Bicyclists' Injuries and the Cycling Environment (the BICE study)

  


Principal Investigator: Teschke, Kay (University of British Columbia)

Co-Investigators: Babul, Shelina (BC Injury Research & Prevention Unit); Becker, Jack (Vancouver Area Cycling Coalition); Brubacher, Jeff (Vancouver General Hospital); Chipman, Mary (University of Toronto); Cripton, Peter (University of British Columbia); Cusimano, Michael (University of Toronto); Fenton, Bonnie (City of Vancouver); Friedman, Steven (University of Toronto); Harris, Anne (University of British Columbia); Hay, David (Richard Buell Sutton Barristers and Solicitors); Hunte, Garth (St. Paul’s Hospital); Reynolds, Conor (University of British Columbia); Stary, Peter (City of Vancouver); Tomlinson, David (Transportation Services); Wentworth, Barbara (City of Toronto).
 
This project is funded by the Heart and Stroke Foundation of Canada (HSFC) and the Canadian Institutes of Health Research (CIHR).
 
Project web site: Cycling in Cities
 

1. The research question 

In Canada, people drive for most urban trips rather than walk or bike. Most healthy adults can walk 2 km in a short time or bike 5 km easily. In the Netherlands, Denmark, Sweden, Switzerland, Austria, and Germany, walking is twice as many trips as in Canadian cities and biking 5-15 times as many trips. Additionally, people of all ages bike whereas in Canada, cyclists are mainly young men.
 
People don't bike because they are concerned about safety. There is good reason for this concern. Cycling in Canada is more dangerous than driving, and more dangerous than cycling in European cities. On the other hand, cycling has many benefits - it can improve physical fitness and reduce obesity and air pollution. Making it safer will increase the rate of cycling and improve the health of Canadians.
 

2. The objective

Our goal is to study the link between bicyclists' injuries and the cycling environment (primarily the types of route, including integration or separation of the cyclist from motorized or pedestrian traffic; types of intersection; and presence of car parking and junctions).
 

3. The approach

The study will take place in Toronto and Vancouver. The participants will be adults who were injured while bicycling and who attend hospital emergency departments for treatment. Five hospitals will recruit participants, 600 in total. The participants will be interviewed. The main purpose of the interview will be to map the routes they rode on the injury trip. They will also be asked about weather and other conditions on the trip, the bicycle they used, the clothing they wore, and some personal data.
 
A research assistant will go to the injury location to gather data.  Two other locations along the trip routes will also be visited. The information recorded will include the type of route, the type of intersection, car parking, junctions, traffic, route grade, route surface, lighting, and land use. The features of the injury site will be compared to those of the other locations. This will allow us to determine what features have elevated and reduced risks of injury.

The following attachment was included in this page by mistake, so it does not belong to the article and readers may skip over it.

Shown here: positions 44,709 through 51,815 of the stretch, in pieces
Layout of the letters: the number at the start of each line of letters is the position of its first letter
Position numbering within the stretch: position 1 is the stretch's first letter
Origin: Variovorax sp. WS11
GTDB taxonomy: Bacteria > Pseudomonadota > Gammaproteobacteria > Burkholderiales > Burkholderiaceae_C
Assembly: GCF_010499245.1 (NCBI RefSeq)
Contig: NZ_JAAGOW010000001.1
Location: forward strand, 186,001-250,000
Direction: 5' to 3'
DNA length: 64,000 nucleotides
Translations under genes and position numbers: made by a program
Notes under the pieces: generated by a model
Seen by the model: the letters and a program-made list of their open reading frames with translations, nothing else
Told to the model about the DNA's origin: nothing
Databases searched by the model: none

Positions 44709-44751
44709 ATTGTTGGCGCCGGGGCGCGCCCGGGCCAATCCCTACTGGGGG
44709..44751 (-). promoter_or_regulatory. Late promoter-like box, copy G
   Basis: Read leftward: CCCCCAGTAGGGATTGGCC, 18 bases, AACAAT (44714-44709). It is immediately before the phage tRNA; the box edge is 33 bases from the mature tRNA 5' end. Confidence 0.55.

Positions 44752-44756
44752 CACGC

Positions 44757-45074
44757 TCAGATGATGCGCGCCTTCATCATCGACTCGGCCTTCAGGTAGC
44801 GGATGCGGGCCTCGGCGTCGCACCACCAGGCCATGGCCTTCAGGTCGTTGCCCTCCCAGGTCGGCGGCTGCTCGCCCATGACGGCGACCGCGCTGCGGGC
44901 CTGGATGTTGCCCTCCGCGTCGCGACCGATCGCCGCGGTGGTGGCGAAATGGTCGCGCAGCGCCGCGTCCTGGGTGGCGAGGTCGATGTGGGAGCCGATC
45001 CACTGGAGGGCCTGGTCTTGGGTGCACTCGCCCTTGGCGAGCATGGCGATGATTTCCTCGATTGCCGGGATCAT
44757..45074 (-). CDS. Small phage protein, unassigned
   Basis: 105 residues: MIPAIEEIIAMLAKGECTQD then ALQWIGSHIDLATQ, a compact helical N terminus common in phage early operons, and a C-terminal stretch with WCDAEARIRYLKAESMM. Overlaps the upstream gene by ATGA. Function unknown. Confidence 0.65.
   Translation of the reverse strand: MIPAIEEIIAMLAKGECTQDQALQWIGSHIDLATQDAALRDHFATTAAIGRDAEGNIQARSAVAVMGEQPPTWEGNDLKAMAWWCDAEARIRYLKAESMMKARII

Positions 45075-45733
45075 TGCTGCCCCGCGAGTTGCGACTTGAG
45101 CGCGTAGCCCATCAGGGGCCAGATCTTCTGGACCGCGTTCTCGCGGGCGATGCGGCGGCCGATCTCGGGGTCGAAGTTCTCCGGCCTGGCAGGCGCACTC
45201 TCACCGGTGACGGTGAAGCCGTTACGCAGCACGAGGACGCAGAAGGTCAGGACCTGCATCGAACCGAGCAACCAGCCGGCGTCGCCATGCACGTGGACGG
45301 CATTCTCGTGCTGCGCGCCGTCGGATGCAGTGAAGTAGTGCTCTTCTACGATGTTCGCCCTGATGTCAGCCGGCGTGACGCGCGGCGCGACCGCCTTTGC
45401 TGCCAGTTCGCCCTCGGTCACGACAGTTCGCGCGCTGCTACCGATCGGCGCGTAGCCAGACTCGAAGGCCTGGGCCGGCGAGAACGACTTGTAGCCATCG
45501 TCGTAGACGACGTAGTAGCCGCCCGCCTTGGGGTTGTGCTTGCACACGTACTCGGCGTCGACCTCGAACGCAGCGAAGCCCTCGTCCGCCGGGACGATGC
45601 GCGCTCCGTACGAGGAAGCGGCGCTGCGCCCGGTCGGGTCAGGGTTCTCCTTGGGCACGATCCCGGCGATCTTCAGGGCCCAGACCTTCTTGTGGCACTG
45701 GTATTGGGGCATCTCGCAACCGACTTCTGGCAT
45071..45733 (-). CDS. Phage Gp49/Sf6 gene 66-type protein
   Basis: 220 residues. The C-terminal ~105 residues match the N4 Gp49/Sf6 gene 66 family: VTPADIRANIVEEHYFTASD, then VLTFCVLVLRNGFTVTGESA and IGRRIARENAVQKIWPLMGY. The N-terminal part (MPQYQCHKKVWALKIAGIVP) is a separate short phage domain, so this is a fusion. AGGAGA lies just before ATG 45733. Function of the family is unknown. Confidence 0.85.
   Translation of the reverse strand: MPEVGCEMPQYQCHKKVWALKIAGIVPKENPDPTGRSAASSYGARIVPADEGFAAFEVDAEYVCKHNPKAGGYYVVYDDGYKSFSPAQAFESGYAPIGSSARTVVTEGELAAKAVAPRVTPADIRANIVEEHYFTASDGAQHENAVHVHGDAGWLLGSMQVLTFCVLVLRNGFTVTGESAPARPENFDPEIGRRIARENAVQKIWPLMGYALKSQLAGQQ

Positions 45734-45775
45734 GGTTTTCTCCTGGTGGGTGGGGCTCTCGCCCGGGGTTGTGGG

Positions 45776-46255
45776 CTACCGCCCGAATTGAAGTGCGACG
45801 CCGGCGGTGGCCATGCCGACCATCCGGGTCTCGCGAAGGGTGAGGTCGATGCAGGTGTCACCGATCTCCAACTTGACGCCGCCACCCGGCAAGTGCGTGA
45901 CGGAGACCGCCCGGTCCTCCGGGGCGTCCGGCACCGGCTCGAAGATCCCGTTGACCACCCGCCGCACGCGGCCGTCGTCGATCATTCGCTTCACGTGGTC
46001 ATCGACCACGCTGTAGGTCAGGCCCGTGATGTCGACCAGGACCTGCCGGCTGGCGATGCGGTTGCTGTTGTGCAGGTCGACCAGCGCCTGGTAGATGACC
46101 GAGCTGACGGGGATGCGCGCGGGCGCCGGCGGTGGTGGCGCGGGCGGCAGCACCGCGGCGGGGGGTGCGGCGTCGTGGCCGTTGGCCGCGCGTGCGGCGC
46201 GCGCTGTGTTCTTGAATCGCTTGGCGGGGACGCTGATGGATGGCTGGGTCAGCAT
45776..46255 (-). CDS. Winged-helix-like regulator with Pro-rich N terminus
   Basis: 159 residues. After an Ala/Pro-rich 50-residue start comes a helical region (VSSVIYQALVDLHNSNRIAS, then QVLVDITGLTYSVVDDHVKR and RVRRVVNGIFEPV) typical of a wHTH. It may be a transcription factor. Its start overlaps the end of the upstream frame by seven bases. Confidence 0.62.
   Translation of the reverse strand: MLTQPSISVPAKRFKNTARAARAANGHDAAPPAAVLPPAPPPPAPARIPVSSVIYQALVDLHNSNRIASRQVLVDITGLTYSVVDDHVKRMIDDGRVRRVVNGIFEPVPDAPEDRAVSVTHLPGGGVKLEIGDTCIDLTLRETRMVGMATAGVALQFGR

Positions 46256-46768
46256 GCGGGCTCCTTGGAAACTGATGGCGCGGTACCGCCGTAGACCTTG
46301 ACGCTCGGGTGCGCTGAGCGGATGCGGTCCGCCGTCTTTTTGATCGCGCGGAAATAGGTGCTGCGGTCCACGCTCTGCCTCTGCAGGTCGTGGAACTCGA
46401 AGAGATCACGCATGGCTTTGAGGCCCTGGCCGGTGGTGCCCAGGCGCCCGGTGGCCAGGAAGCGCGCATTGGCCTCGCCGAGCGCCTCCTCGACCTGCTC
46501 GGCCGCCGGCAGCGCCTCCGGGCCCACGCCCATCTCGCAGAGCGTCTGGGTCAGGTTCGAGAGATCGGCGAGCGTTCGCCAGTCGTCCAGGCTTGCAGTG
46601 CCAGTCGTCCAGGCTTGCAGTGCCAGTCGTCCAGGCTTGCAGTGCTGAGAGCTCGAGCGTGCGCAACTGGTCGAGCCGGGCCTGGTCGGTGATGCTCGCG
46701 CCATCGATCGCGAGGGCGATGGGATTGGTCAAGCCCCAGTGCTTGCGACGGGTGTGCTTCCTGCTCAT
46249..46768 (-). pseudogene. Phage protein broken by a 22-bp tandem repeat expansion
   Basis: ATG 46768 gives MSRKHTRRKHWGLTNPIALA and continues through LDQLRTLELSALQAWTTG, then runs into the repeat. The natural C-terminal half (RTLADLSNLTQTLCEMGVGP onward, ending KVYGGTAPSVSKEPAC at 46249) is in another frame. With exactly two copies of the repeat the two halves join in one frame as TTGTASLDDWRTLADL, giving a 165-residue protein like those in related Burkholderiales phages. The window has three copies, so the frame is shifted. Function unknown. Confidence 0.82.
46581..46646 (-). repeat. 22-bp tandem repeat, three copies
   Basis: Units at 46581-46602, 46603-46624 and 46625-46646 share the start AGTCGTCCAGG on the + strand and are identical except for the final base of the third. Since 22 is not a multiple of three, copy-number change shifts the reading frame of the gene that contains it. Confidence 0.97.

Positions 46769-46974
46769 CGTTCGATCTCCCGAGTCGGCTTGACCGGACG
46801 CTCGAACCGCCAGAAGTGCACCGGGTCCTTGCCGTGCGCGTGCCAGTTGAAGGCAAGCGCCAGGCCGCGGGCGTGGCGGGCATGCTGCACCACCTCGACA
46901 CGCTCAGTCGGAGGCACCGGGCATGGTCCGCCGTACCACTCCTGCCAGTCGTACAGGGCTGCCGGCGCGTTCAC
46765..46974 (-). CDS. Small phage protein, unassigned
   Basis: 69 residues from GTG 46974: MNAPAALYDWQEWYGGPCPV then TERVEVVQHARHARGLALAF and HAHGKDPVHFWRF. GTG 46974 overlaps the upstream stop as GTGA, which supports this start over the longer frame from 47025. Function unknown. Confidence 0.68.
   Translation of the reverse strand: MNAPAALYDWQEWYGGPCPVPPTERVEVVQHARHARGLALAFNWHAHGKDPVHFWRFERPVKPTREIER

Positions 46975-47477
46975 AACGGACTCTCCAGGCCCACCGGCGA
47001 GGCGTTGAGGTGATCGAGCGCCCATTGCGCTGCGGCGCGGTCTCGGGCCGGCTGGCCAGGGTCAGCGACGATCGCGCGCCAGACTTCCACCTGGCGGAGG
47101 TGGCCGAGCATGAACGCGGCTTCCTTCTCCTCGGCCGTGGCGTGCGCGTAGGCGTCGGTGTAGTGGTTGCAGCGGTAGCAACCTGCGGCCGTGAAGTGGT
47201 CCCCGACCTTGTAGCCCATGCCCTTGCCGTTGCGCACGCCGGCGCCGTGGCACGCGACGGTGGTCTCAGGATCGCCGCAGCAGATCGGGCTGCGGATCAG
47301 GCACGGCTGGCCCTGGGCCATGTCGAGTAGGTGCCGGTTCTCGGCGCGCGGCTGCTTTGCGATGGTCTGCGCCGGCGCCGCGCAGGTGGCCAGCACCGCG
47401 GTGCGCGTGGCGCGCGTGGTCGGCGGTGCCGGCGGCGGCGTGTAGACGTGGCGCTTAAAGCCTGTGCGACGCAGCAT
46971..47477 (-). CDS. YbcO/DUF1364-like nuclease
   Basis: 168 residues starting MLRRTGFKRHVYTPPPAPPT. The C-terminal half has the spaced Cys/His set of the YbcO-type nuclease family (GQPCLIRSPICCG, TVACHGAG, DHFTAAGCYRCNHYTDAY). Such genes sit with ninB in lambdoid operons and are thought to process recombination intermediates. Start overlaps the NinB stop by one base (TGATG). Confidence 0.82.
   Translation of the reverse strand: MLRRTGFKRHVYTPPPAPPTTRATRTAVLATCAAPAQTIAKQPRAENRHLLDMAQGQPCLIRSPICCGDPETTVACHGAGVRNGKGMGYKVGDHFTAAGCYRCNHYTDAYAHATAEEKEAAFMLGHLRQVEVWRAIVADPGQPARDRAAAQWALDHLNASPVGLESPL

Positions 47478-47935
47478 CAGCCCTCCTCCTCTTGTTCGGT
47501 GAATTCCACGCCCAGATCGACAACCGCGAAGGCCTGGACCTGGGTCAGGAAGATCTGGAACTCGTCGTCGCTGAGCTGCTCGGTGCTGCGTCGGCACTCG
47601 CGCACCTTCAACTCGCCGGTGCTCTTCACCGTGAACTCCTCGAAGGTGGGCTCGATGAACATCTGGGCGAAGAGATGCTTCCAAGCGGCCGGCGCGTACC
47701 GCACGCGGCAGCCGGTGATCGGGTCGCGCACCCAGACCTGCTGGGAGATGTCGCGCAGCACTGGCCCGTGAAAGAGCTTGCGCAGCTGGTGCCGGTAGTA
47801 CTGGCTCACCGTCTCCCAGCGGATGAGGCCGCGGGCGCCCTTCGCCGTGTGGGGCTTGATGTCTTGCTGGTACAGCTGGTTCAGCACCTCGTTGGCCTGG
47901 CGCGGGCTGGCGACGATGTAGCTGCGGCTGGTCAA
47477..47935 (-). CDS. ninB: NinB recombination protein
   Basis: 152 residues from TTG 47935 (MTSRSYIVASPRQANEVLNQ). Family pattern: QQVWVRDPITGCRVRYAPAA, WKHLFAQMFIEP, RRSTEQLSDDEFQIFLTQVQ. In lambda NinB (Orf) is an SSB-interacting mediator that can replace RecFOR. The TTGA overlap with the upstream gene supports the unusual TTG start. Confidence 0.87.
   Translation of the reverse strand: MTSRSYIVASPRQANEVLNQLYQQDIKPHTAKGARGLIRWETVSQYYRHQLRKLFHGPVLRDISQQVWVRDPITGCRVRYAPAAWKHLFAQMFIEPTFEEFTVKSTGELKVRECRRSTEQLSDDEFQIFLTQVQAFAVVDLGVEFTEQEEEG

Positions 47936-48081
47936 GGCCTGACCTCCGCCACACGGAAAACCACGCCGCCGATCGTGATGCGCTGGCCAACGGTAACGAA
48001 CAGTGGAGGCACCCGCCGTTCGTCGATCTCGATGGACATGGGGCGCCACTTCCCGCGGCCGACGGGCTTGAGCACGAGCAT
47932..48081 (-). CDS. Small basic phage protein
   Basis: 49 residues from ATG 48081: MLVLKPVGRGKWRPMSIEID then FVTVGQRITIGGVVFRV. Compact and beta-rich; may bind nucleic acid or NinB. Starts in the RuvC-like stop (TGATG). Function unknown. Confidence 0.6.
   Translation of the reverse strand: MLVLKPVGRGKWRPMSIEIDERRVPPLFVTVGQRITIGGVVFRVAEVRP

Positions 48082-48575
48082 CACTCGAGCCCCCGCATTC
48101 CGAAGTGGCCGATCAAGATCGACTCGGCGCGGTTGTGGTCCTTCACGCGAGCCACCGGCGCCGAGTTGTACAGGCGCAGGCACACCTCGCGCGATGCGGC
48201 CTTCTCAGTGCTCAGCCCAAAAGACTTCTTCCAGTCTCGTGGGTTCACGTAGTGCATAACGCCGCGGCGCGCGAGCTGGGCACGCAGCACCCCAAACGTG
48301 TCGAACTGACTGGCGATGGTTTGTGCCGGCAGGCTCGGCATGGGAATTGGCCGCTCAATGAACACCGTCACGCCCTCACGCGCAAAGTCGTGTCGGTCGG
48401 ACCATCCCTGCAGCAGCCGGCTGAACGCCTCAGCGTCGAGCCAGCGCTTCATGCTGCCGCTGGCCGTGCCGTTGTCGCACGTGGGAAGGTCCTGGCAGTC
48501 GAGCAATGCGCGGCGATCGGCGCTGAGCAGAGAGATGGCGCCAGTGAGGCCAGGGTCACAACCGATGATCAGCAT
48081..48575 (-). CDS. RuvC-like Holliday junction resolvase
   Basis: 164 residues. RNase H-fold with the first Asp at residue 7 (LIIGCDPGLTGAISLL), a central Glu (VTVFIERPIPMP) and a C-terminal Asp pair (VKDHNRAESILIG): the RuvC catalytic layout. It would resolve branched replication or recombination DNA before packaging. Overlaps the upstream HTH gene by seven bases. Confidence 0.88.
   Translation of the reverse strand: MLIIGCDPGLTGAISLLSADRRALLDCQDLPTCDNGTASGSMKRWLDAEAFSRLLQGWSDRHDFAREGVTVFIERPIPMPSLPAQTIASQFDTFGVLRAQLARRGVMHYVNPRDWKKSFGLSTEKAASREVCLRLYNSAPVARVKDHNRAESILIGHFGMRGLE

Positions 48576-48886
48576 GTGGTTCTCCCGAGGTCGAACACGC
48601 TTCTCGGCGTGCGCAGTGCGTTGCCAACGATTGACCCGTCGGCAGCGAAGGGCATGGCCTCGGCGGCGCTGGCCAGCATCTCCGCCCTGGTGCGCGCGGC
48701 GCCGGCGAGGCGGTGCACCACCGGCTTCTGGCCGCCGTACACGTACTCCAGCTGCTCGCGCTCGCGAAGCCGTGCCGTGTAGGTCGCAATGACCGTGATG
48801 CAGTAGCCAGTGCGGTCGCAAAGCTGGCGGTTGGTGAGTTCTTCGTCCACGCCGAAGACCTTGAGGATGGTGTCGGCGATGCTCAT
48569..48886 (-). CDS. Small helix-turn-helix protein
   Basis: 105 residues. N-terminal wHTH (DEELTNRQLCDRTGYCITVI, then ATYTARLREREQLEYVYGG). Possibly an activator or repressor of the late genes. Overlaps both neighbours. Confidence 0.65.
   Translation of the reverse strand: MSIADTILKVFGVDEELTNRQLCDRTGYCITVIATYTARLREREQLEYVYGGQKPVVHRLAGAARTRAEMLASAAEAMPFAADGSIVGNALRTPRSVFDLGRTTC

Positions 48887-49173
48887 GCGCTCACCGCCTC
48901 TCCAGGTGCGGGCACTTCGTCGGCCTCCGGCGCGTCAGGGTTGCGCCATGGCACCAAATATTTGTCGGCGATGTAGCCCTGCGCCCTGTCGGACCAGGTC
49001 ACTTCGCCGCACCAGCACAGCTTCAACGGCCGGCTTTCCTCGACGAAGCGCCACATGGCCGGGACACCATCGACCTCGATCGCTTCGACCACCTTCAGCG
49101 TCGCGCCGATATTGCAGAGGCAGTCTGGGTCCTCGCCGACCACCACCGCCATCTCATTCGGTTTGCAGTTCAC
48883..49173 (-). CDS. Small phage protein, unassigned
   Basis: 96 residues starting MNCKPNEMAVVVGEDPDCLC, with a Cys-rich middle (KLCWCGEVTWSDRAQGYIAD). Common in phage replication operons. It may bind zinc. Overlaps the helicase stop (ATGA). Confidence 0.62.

Our "case-crossover design" focuses on infrastructure features; the comparisons are within a person-trip, thus controlling for personal characteristics and trip-specific weather and bicycle characteristics.
 
The results will provide sound evidence for transportation planners, allowing them to select cycling infrastructure that will improve the safety of cycling in Canadian cities. This should not only reduce the risk of traumatic injuries to cyclists, but, as a result, promote cycling as an urban transportation.
 

4. The unique factors

Our project focuses on injuries in adult cyclists and determines if the injury risks are related to the cycling environment. Most bicycle injury research has studied if helmets reduce head injuries in children, not adults.
 
Our study is the first to look at many features of the cycling environment:
  • four major route types;
  • eleven route sub-categories;
  • the differenty types of intersection;
  • the risk of injury at intersections compared to that on straight-aways;
  • the impact of car parking and junctions on injuries.
We will do our research in two large urban Canadian centres with different weather and cycling patterns. The team includes university researchers, doctors, engineers, and city planners. 
 
The study was conceived by faculty and graduate students in a special training program, "Bridging Public Health, Engineering and Policy Research".
 

5. How the project is relevant to the objectives of the initiative

We look at the risks of injury due to the environment, planning and design. This is a priority area for one of the funding partners, CIHR Institute of Musculoskeletal Health and Arthritis.
 
Our research will also find out what environments are safer and therefore encourage cycling. This will contribute to a better understanding of how the built environment encourages or discourages physical activity.

 

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